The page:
He said the industry needs to become “very radical” on climate change issues and consider rebranding natural history programs to make them as much about politics and economics as wildlife. said.
“In all wildlife movies, this wistfulness often comes through. We need people who are angry and in tears — people who are dying because of climate change. You need a feeling of,” said Alan.
The panel also included Kristina Turner, co-founder of Filmmakers for Future: Wildlife. The organization campaigns to make the industry greener.
Proposals under discussion include using crews from the countries where filming takes place rather than flying UK cameramen overseas, and sharing footage between broadcasters to reduce the amount of filming required. was included.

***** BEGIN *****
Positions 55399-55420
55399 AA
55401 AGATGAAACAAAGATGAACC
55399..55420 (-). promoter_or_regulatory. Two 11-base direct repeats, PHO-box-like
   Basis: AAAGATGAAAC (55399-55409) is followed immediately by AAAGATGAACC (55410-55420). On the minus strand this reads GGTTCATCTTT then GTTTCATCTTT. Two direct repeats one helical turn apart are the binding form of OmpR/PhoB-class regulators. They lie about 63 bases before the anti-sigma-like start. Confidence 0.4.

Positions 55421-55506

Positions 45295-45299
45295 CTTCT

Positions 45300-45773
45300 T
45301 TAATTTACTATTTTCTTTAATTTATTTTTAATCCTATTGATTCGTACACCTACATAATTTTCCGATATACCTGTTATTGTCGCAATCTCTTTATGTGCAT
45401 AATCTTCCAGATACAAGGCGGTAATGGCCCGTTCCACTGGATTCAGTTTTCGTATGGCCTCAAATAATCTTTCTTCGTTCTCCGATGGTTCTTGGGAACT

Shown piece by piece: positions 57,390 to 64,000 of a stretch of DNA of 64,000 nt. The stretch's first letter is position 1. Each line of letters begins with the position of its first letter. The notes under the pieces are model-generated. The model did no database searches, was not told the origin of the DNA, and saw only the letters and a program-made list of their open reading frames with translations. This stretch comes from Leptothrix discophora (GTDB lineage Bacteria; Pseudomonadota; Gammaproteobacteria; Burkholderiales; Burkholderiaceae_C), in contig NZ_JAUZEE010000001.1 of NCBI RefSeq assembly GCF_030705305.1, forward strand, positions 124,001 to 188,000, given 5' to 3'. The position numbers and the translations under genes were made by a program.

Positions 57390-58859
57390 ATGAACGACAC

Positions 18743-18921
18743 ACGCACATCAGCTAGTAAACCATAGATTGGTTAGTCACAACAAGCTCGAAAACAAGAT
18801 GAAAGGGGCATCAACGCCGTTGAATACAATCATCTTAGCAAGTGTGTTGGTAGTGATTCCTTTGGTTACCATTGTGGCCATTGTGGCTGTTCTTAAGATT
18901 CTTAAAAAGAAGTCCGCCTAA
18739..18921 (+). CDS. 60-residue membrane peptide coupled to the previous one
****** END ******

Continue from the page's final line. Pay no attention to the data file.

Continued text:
Mustill’s short films for Surfers Against Sewage consist entirely of footage submitted by amateur and professional filmmakers. “I didn’t shoot anything, I didn’t interview anyone. I can’t tell the difference between amateur and professional drone photography anymore.”
This month, Sky launched Predators, narrated by Tom Hardy featuring lions, cheetahs, polar bears, pumas and wild dogs.
Producer Wendy Darke appeared on the panel and said the series used best practices to reduce its environmental footprint and was shot in two years instead of the usual four years. The show emphasizes that the dangers animals face in the show are man-made, from wildfires to melting ice caps.